A coalition of security researchers has identified a Chinese cyberespionage group that appears to be the most sophisticated of any publicly known Chinese hacker unit and targets not only U.S. and Western government agencies but also dissidents inside and outside China.
News of the state-sponsored hacker group dubbed Axiom comes a week before Secretary of State John F. Kerry and two weeks before President Obama are due to arrive in Beijing for a series of high-level talks, including on the issue of cybersecurity.
In a report to be issued Tuesday, the researchers said Axiom is going after intelligence benefiting Chinese domestic and international policies — an across-the-waterfront approach that combines commercial cyberespionage, foreign intelligence and counterintelligence with the monitoring of dissidents.
Axiom’s work, the FBI said in an industry alert this month, is more sophisticated than that of Unit 61398, a People’s Liberation Army hacker unit that was highlighted in a report last year. Five of the unit’s members were indicted this year by a U.S. grand jury. The researchers concur with the FBI’s conclusion, noting that, unlike Unit 61398, Axiom is focused on spying on dissidents as well as on industrial espionage and theft of intellectual property.
“Axiom’s activities appear to be supported by a nation state to steal trade secrets and to target dissidents, pro-democracy organizations and governments,” said Peter LaMontagne, chief executive of Novetta Solutions, a Northern Virginia cybersecurity firm that heads the coalition. “These are the most sophisticated cyberespionage tactics we’ve seen out of China.”
Chinese Embassy spokesman Geng Shuang said in an e-mail that “judging from past experience, these kinds of reports or allegations are usually fictitious.” He repeated Beijing’s position that Chinese law prohibits cybercrime and that the government “has done whatever it can to combat such activities.”
Senior Obama administration officials have over the past year and a half publicly called on China to halt its practice of stealing U.S. commercial secrets to benefit its own industries. China, especially in the wake of disclosures last year of widespread U.S. government surveillance by former National Security Agency contractor Edward Snowden, has pushed back, arguing that it is the United States that needs reining in.
Geng said in his e-mail: “China is a victim of these kinds of attacks, according to the Snowden revelations.” Following the PLA indictments in May, Beijing pulled out of bilateral talks aimed at easing tensions in cyberspace.
In recent weeks, the research consortium has detected Axiom malicious software on at least 43,000 computers around the world belonging to law enforcement and other government agencies, journalists, telecommunication and energy firms, and human rights and pro-democracy groups.
The group said there also are indications that Axiom may be behind a high-profile cyberattack on Google, announced in 2010, which compromised the tech giant’s source code and targeted Chinese dissidents using Gmail.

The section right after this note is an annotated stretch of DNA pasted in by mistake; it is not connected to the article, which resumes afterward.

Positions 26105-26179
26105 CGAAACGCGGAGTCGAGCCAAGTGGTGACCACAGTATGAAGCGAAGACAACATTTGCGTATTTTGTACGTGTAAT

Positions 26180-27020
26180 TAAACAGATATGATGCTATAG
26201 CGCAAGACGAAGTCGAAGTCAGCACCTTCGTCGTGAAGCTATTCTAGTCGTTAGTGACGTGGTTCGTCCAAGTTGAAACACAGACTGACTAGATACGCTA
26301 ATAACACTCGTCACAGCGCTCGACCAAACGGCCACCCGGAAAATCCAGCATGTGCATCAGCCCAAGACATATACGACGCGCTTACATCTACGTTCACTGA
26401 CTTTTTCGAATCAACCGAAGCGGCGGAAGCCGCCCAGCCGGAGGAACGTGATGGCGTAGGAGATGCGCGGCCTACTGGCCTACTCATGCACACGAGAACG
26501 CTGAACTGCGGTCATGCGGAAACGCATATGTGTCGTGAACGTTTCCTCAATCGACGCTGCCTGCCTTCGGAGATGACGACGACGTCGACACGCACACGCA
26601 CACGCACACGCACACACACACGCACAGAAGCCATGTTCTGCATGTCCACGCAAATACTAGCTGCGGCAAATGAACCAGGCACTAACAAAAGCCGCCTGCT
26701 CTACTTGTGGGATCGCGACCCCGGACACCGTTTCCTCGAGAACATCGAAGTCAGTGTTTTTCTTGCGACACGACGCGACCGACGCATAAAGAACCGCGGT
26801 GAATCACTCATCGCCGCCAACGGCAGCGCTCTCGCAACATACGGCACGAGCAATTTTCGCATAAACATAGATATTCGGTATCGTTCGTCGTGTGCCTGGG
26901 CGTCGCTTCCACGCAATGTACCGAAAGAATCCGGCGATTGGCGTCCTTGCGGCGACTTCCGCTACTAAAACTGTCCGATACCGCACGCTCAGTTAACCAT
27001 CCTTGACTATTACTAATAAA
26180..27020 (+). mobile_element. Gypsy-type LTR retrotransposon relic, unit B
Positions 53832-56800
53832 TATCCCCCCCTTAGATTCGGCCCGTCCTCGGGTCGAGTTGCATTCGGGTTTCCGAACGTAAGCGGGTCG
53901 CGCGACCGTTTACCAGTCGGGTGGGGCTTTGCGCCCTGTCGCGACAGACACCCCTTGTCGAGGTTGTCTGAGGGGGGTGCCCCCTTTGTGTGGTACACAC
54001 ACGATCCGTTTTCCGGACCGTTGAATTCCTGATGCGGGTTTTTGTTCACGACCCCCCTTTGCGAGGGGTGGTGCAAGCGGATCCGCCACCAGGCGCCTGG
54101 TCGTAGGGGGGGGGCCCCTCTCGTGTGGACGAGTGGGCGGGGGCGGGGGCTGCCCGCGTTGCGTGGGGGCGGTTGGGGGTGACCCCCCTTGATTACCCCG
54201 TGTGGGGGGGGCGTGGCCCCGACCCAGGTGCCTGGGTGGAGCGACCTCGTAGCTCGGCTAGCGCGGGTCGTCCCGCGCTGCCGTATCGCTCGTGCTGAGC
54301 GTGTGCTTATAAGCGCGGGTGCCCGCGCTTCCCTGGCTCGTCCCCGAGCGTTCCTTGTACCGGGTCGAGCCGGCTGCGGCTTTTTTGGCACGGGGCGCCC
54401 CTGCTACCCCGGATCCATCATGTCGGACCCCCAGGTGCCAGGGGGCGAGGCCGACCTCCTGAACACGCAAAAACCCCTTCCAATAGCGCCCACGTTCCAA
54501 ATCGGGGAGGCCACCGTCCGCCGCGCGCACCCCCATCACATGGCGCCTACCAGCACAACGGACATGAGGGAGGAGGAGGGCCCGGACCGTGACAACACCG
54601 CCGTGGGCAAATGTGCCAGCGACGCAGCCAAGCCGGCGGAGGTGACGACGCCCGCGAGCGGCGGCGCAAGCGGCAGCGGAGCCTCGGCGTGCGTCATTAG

At least one Chinese-language computer in the United States was targeted, the report said, without specifying to whom the computer belonged.
Novetta senior technical director Andre Ludwig also said Axiom is seeking to hack personnel management agencies to obtain the personal data of people who have access to classified information that it can use for future targeting.
Axiom has been active for at least six years and employs techniques that make it stand out from other hacker groups, the researchers said. For one thing, it is highly skilled at burying malware within legitimate computer traffic so that a company or agency analyst who is studying traffic logs cannot detect it, Ludwig said.
The malware, called Hikit, can create multiple points of presence — what Ludwig called “breadcrumbs” inside the network to help Axiom move around and steal data, all without arousing suspicion.
Axiom also appears to have a “maintenance cycle” in which it periodically switches out malware, Ludwig said. “They have an advanced playbook,” he said.
Unlike the security firm Mandiant, which reported on Unit 61398, the researchers were unable to identify the locations in China where Axiom operates from or identify its members. Axiom’s members, Ludwig said, are better at covering their tracks than those of Unit 61398. They did not, for example, keep e-mail accounts or have an online presence that could be traced back to them.
China military expert Mark Stokes said it was “not surprising” to find that Unit 61398 was not as sophisticated as Axiom. That unit is part of the second bureau of the PLA’s Third Department, which is the rough equivalent of the NSA. “Cyber seems a really small part of second bureau’s broader mission, which is signals intelligence,” said Stokes, executive director of Project 2049 Institute, an Arlington think tank. “There are other parts of 3 PLA that reasonably could be expected to have a much more dedicated cyber mission.”
Some security experts said the report carries valuable remediation advice not often seen in such reports. The researchers created custom “signatures,” ways to detect Axiom malware in users’ computers. This is the sort of data more traditionally exchanged in private intelligence-sharing groups, the experts said.
“This is the beginning of what will hopefully be a long line of industry-coordinated efforts to expose these threat groups, and to do so without having to use law enforcement, to help corporations and governments around the world combat” hackers, said Stephen Ward, senior director of iSight Partners, another coalition member. “This is a big first step.”
Other coalition members include Microsoft, Bit9, Cisco, FireEye, F-Secure, Symantec, Tenable, ThreatConnect, ThreatTrack Security, Volexity and threat researchers who did not wish to be identified.